Cebero Ochoa v. The State of Texas Appeal from 154th District Court of Lamb County (memorandum opinion)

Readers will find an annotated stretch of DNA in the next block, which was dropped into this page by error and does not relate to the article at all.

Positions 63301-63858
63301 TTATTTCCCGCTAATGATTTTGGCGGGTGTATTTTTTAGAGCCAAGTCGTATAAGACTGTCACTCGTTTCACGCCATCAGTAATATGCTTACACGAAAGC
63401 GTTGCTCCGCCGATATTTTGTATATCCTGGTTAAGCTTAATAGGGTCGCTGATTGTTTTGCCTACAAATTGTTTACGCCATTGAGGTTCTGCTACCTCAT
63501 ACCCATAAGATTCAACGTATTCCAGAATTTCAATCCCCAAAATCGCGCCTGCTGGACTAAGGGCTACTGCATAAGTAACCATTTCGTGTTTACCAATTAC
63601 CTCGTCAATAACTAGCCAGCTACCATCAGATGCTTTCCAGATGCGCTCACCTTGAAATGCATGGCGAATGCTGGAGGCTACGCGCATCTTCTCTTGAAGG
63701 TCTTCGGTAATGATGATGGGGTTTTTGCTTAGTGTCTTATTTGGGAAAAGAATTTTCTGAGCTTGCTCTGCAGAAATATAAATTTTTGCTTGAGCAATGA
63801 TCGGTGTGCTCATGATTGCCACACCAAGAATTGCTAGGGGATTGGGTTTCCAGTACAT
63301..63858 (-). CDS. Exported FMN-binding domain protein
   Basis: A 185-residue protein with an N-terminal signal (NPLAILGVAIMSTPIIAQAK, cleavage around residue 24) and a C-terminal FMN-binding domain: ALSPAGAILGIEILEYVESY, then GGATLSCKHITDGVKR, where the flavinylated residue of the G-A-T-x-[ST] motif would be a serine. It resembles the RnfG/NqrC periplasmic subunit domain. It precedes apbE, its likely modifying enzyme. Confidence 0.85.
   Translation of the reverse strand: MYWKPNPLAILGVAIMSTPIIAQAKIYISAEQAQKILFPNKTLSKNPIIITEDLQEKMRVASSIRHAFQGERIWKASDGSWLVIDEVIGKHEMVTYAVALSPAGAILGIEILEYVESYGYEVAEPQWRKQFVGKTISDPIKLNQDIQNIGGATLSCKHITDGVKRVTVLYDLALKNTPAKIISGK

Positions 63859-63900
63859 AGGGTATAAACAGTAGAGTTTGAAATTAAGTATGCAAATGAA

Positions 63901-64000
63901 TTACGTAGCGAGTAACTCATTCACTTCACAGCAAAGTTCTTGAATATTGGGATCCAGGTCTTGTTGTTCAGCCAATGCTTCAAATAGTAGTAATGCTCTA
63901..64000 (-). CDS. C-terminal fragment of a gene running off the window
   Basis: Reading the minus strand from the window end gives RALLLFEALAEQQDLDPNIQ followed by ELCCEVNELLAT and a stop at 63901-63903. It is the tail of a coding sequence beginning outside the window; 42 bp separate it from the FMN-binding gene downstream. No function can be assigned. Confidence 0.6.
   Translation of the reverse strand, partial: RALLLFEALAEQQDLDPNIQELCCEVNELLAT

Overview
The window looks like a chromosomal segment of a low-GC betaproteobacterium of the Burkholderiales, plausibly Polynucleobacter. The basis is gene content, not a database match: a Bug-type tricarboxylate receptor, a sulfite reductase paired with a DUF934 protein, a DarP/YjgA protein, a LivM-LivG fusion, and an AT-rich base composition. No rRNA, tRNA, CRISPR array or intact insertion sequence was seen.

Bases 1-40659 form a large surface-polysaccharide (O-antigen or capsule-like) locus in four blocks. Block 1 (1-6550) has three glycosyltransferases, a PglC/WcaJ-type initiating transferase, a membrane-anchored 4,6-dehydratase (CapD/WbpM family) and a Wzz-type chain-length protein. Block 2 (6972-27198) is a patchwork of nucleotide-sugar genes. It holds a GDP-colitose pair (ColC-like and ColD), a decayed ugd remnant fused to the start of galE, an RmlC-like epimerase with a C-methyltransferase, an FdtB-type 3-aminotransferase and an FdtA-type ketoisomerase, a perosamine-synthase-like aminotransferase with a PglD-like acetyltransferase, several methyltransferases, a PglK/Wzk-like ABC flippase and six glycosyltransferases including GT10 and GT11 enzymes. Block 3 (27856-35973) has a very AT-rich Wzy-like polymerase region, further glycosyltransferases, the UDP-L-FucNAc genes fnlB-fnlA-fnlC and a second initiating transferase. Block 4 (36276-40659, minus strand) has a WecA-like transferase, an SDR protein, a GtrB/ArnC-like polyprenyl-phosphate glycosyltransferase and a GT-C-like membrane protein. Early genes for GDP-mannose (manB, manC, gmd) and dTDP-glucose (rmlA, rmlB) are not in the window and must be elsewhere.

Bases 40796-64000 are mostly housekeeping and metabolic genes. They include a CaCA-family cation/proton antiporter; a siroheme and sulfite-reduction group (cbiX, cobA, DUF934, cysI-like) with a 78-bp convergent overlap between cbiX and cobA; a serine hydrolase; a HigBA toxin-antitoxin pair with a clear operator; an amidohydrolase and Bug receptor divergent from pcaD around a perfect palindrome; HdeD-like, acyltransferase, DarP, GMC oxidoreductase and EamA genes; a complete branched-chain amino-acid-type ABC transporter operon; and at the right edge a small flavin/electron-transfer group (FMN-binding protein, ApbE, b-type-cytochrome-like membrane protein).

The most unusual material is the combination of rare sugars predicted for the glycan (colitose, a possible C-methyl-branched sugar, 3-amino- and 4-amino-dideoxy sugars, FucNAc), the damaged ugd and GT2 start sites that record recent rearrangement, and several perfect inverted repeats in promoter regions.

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In The Court of Appeals Seventh District of Texas at Amarillo No. 07-18-00045-CR CEBERO OCHOA, APPELLANT V. THE STATE OF TEXAS, APPELLEE On Appeal from the 154th District Court Lamb County, Texas Trial Court No. DCR-5643-17, Honorable Felix Klein, Presiding April 25, 2019 MEMORANDUM OPINION Before CAMPBELL and PIRTLE and PARKER, JJ. Cebero Ochoa, appellant, was convicted by a jury of tampering with physical evidence.1 The trial court assessed his punishment, enhanced by a prior felony conviction, at twelve years’ confinement. He timely appealed, contending that (1) the trial court’s failure to provide him an interpreter during his trial violated his constitutional rights, and (2) the evidence was insufficient to support his conviction. We affirm. 1 See TEX. PENAL CODE ANN. § 37.09(a) (West 2016). Background Appellant is confined in the Texas Civil Commitment Center (“TCCC”), a residential facility for supervision and treatment of individuals found to be sexually violent predators. On the afternoon of May 30, 2017, two residents at the facility began to fight in a dormitory. After the initial exchange of punches, one of the men got a padlock, placed it in a bag, and attempted to use the weapon to continue the assault. A security officer called a “code green,” indicating a security or safety threat, around 2:46 p.m. Several staff members responded to the dormitory and restored order. While talking to the residents involved in the incident, the facility’s security director learned a weapon had been used. He began to review the closed-circuit television camera footage to determine what had happened. Meanwhile, around 3:20 or 3:30 p.m., TCCC staff called the Littlefield Police Department to investigate the assault. As he watched the video footage, the security director saw that, as staff members entered the area in response to the code, the man who had wielded the weapon handed it to a resident who was sitting in a white rocking chair. Appellant then positioned himself between the weapon and the staff in the room. While staff members were addressing other residents, appellant moved toward the rocking chair. He quickly retrieved the weapon and walked toward the dormitory’s shower area. Around one minute later, he returned without the weapon. Based on the security director’s review of the video, TCCC staff members searched the shower area for the weapon, which they found under a plastic tote in the showers. 2 Appellant was subsequently charged with tampering with physical evidence. Before trial, appellant filed a motion for the appointment of an interpreter, asserting that he “cannot speak or understand English.” At the hearing on the motion, the court secured the services of a telephonic interpreter. Appellant testified, with the assistance of the interpreter, that English was not his first language and that he had difficulty understanding and speaking it. Appellant indicated that he spoke only Spanish until he came to the United States as a teenager.2 He testified that in previous court appearances, he had a Spanish-speaking interpreter appointed to help him understand the proceedings. When asked if he felt “an interpreter would be essential in helping [him] come to [his] own defense,” appellant replied, “It’s better.” On cross-examination, appellant acknowledged that he had conversations with people in English while he was in the Lamb County Jail and the TCCC. He testified that he only had an interpreter for therapy sessions at the TCCC. He also stated that, when he was magistrated, he told the justice of the peace that he spoke some English, but that his native language is Spanish. The record reflected that the prosecutor asked appellant to indicate where his name was written on certain documents, and that appellant complied before the interpreter had interpreted the question. The trial court also heard testimony from the Lamb County Jail administrator, who testified that she had been able to communicate with appellant in English, and from a deputy, who testified that he and appellant had a conversation in English while the deputy was transporting appellant from the jail to the courthouse. 2 Appellant was twenty-four years old at the time of the hearing. 3 Several days later, before the trial court had ruled on appellant’s motion, the State filed a motion to reopen the evidence. The State offered a video recording of appellant engaging in conversation with the deputy prior to the previous hearing. Over appellant’s objection, the trial court reviewed the additional evidence. Shortly thereafter, the court denied appellant’s request for an interpreter, finding that appellant’s English skills were sufficient. The case proceeded to trial. The jury returned a verdict of guilty, and the trial court assessed punishment at twelve years’ confinement in the Texas Department of Criminal Justice. Analysis Denial of an Interpreter By his first issue, appellant contends that the trial court violated his constitutional rights by denying his motion for an interpreter. “It is well settled that if a defendant cannot hear or does not speak English well enough to understand the trial proceedings or communicate with counsel, fundamental fairness and due process of law require that an interpreter be provided to translate between English and the accused’s own language.” Linton v. State, 275 S.W.3d 493, 500 (Tex. Crim. App. 2009). An accused’s right to an interpreter is part of his constitutional right to confrontation and a matter of due process. Orellana v. State, 381 S.W.3d 645, 657 (Tex. App.—San Antonio 2012, pet. ref’d) (citing Kan v. State, 4 S.W.3d 38, 41 (Tex. App.—San Antonio 1999, pet. ref’d); U.S. CONST. amends. VI, XIV; and TEX. CONST. art. I, § 10). Texas law also provides a statutory right to an interpreter: 4 When a motion for appointment of an interpreter is filed by any party or on motion of the court, in any criminal proceeding, it is determined that a person charged or a witness does not understand and speak the English language, an interpreter must be sworn to interpret for the person charged or the witness. TEX. CODE CRIM. PROC. ANN. art. 38.30(a) (West 2018). The trial court has the discretion to determine whether a defendant requires an interpreter. Abdygapparova v. State, 243 S.W.3d 191, 201 (Tex. App.—San Antonio 2007, pet. ref’d). Under Article 38.30, the defendant must both (1) show an inability to understand English, and (2) make a timely request for an interpreter. Id. Appellant made a timely request for an interpreter; therefore, we need only determine whether the trial court abused its discretion in concluding that appellant did not show an inability to understand English. Here, there was no showing that appellant could not understand the English language. As set forth above, the trial court heard evidence that appellant could speak and understand English. This evidence included the in-car video showing appellant conversing in English with the deputy who transported him from the jail to the hearing. Although appellant presented evidence that he was more fluent in Spanish than in English, “the mere fact that an accused may be more fluent in speaking Spanish does not, in and of itself, make it incumbent upon a trial court to appoint an interpreter for an accused who speaks and understands the English language.” Flores v. State, 509 S.W.2d 580, 581 (Tex. Crim. App. 1974); see also Martins v. State, 52 S.W.3d 459, 470 (Tex. App.—Corpus Christi 2001, no pet.). 5 We conclude that the trial court did not abuse its discretion in refusing to appoint an interpreter for appellant. Appellant’s first issue is overruled. Sufficiency of the Evidence By his second issue, appellant asserts that the jury and trial court lacked sufficient evidence to convict him and assess his punishment, because the State’s proof related to an unindicted portion of the statute. When we assess the sufficiency of the evidence, we review all the evidence in the light most favorable to the verdict to determine whether any rational trier of fact could have found the essential elements of the offense beyond a reasonable doubt. Jackson v. Virginia, 443 U.S. 307, 319, 99 S. Ct. 2781, 61 L. Ed. 2d 560 (1979); see Brooks v. State, 323 S.W.3d 893, 912 (Tex. Crim. App. 2010). “[O]nly that evidence which is sufficient in character, weight, and amount to justify a factfinder in concluding that every element of the offense has been proven beyond a reasonable doubt is adequate to support a conviction.” Brooks, 323 S.W.3d at 917 (Cochran, J., concurring). We are mindful that “[t]here is no higher burden of proof in any trial, criminal or civil, and there is no higher standard of appellate review than the standard mandated by Jackson.” Id. Under the Jackson standard of review, the ultimate question is whether the jury’s finding of guilt was a rational finding. See id. at 906-07 n.26 (discussing Judge Cochran’s dissenting opinion in Watson v. State, 204 S.W.3d 404, 448-50 (Tex. Crim. App. 2006), as outlining the proper application of a single evidentiary standard of review). Appellant’s indictment alleged that he, “knowing that an investigation was pending and in progress, to-wit: an investigation into an assault that occurred between the [sic] 6 Edward Cox and Richard Romar, intentionally or knowingly conceal[ed] an item of evidence, to-wit: a hard object and weapon, with intent to impair its availability as evidence in the investigation . . . .” The indictment varied slightly from section 37.09(a) of the Texas Penal Code, which makes it an offense to tamper with evidence “knowing that an investigation or official proceeding is pending or in progress.” TEX. PENAL CODE ANN. § 37.09(a) (emphasis added).3 Thus, while the statute applies when an investigation is “pending or in progress,” the indictment alleged that appellant knew that an investigation was “pending and in progress.” “It is well established that the State may plead in the conjunctive and charge in the disjunctive” whenever the statutory language is disjunctive. Cada v. State, 334 S.W.3d 766, 771 (Tex. Crim. App. 2011). In our sufficiency review, we measure whether the evidence presented at trial was sufficient to support a conviction by comparing it to “the elements of the offense as defined by the hypothetically correct jury charge for the case.” Malik v. State, 953 S.W.2d 234, 240 (Tex. Crim. App. 1997). A hypothetically correct jury charge is “one that accurately sets out the law, is authorized by the indictment, does not unnecessarily increase the State’s burden of proof or unnecessarily restrict the State’s theories of liability, and adequately describes the particular offense for which the defendant was tried.” Id. Appellant claims the evidence was insufficient to show that an investigation was pending and in progress at the time of the alleged offense. In support of this argument, 3 The judgment recites that the statute for the offense is section 37.09(d)(1) of the Texas Penal Code, and appellant argues that this is the statute under which he should have been indicted. However, the indictment and charge both follow the language of section 37.09(a). We will reform the judgment to reflect that section 37.09(a) is the statute for the offense. 7 appellant contends that, since law enforcement was dispatched at 3:28 p.m., the investigation began no earlier than 3:28 p.m. And, he continues, since appellant’s concealment of the weapon occurred before law enforcement was called, the investigation was not yet in progress, negating a necessary element of the offense. According to appellant, TCCC’s internal investigation into the matter does not constitute an investigation for purposes of the statute, because “nothing under the law in the State of Texas gives untrained private individuals, or the staff at the TCCC, or any private company any apparent or actual authority to investigate crimes committed against the State of Texas.” He further notes, “No evidence was put on at trial that the staff at the [TCCC] has any authority to investigate criminal acts.” The State counters that an investigation need not be undertaken by a law enforcement agency in order to come within the purview of section 37.09(a). We agree. Appellant points to no authority supporting his position that the term “investigation” is limited to only an investigation by law enforcement officers into criminal acts. The Penal Code does not define the term “investigation,” and the jury was free to assign the word its common, ordinary meaning. See Alexander v. State, 906 S.W.2d 107, 111 (Tex. App.—Dallas 1995, no pet.) (“In the absence of a statutory definition, words are to be taken and understood in their common and ordinary meanings” and “[j]urors are presumed to know and apply such common and ordinary meanings”) (citing Williams v. State, 674 S.W.2d 315, 322 (Tex. Crim. App. 1984), and Cuevas v. State, 742 S.W.2d 331, 346 (Tex. Crim. App. 1987)). “Investigation” has a broad meaning, which includes “the act of inquiring into virtually any matter.” Trevino v. State, 512 S.W.3d 587, 594 (Tex. App.—El Paso 2017, no pet.) (relying on Investigation, W EBSTER’S NEW UNIVERSAL 8 UNABRIDGED DICTIONARY 966 (2d ed. 1983), defining “investigation” as a “careful search,” a “detailed examination,” and a “systematic inquiry”). The TCCC security director testified that TCCC is a secure facility with 276 residents. TCCC has designated certain items as contraband, including anything that could be used as a weapon. He testified that when violations of the rules occur, TCCC carries out its own investigation, conducting an “internal behavioral management process” so that residents who violate rules are held accountable. In addition to conducting their own investigation, TCCC staff asks law enforcement to investigate when they suspect a felony may have been committed or when a resident involved in a fight or an assault requests that they notify the police. The security director was in the room, responding to the code, at the time when appellant retrieved the bag with the lock in it and took it to the shower area. At that time, he testified, an investigation was pending and in progress. He considered the weapon used in this case as an item of evidence in his investigation. Because there was evidence that TCCC staff was conducting an internal investigation at the time appellant concealed the weapon, we conclude there was sufficient evidence to support the jury’s determination that an investigation was in progress. While the State was only required to prove that an investigation was pending or in progress, the evidence presented was sufficient to establish that an investigation was also pending. The terms “pending” and “in progress,” as used in the statute, are not synonymous. Lumpkin v. State, 129 S.W.3d 659, 663 (Tex. App.—Houston [1st Dist.] 9 2004, pet. ref’d). “Pending” here means “impending, or about to take place.” Id. (explaining that although “pending” and “in progress” appear synonymous based on one definition of “pending,” courts generally presume that “every word in a statute has been used for a purpose and that each word, phrase, clause, and sentence should be given effect if reasonably possible”). As set forth above, the assault was investigated by both TCCC staff and the Littlefield Police Department. At the time of the tampering, an internal TCCC investigation was underway and an investigation by local law enforcement was impending. We conclude, under the specific and unique facts of this case, that there was sufficient evidence to warrant the jury’s determination that an investigation was pending or in progress. We overrule appellant’s second issue. Reformation of Judgment The judgment incorrectly states that appellant was convicted of an offense under section 37.09(d)(1) of the Penal Code. The record, however, shows appellant was convicted under section 37.09(a). This Court has the authority to modify or reform a judgment to make the record speak the truth when the matter has been called to its attention. TEX. R. APP. P. 43.2(b); French v. State, 830 S.W.2d 607, 609 (Tex. Crim. App. 1992) (en banc). Accordingly, we reform the judgment in this cause to reflect that the statute for the offense is section 37.09(a). Additionally, the first page of the judgment recites that punishment was assessed by a jury. We reform the judgment to correctly reflect that the trial judge, not the jury, assessed punishment in this case. 10 Conclusion As modified, we affirm the trial court’s judgment. Judy C. Parker Justice Do not publish. 11